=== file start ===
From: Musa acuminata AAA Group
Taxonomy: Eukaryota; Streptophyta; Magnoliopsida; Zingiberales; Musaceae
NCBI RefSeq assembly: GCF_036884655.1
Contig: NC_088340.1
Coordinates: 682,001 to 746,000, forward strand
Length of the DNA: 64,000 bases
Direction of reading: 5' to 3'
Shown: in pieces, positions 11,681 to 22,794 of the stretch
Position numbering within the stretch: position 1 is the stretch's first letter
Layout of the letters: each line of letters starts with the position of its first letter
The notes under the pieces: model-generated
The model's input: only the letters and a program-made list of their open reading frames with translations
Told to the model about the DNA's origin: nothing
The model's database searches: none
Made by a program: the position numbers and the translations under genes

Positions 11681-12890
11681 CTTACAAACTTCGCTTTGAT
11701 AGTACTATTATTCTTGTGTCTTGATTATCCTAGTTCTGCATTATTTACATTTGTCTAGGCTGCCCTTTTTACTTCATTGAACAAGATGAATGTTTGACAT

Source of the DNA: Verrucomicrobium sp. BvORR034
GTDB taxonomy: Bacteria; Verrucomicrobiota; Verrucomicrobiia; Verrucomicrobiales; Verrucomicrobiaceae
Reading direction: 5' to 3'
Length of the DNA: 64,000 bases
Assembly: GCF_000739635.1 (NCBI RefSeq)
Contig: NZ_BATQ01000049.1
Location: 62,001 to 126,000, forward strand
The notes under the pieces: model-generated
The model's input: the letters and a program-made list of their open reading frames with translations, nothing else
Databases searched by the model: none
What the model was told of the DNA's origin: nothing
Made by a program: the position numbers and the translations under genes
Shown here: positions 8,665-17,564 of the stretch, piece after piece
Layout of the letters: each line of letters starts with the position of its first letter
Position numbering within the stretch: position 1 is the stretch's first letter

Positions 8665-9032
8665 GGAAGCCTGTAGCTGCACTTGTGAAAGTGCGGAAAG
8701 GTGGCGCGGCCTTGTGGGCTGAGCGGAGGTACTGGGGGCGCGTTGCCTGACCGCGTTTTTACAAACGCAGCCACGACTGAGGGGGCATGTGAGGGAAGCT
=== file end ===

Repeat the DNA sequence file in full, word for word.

From: Musa acuminata AAA Group
Taxonomy: Eukaryota; Streptophyta; Magnoliopsida; Zingiberales; Musaceae
NCBI RefSeq assembly: GCF_036884655.1
Contig: NC_088340.1
Coordinates: 682,001 to 746,000, forward strand
Length of the DNA: 64,000 bases
Direction of reading: 5' to 3'
Shown: in pieces, positions 11,681 to 22,794 of the stretch
Position numbering within the stretch: position 1 is the stretch's first letter
Layout of the letters: each line of letters starts with the position of its first letter
The notes under the pieces: model-generated
The model's input: only the letters and a program-made list of their open reading frames with translations
Told to the model about the DNA's origin: nothing
The model's database searches: none
Made by a program: the position numbers and the translations under genes

Positions 11681-12890
11681 CTTACAAACTTCGCTTTGAT
11701 AGTACTATTATTCTTGTGTCTTGATTATCCTAGTTCTGCATTATTTACATTTGTCTAGGCTGCCCTTTTTACTTCATTGAACAAGATGAATGTTTGACAT

Source of the DNA: Verrucomicrobium sp. BvORR034
GTDB taxonomy: Bacteria; Verrucomicrobiota; Verrucomicrobiia; Verrucomicrobiales; Verrucomicrobiaceae
Reading direction: 5' to 3'
Length of the DNA: 64,000 bases
Assembly: GCF_000739635.1 (NCBI RefSeq)
Contig: NZ_BATQ01000049.1
Location: 62,001 to 126,000, forward strand
The notes under the pieces: model-generated
The model's input: the letters and a program-made list of their open reading frames with translations, nothing else
Databases searched by the model: none
What the model was told of the DNA's origin: nothing
Made by a program: the position numbers and the translations under genes
Shown here: positions 8,665-17,564 of the stretch, piece after piece
Layout of the letters: each line of letters starts with the position of its first letter
Position numbering within the stretch: position 1 is the stretch's first letter

Positions 8665-9032
8665 GGAAGCCTGTAGCTGCACTTGTGAAAGTGCGGAAAG
8701 GTGGCGCGGCCTTGTGGGCTGAGCGGAGGTACTGGGGGCGCGTTGCCTGACCGCGTTTTTACAAACGCAGCCACGACTGAGGGGGCATGTGAGGGAAGCT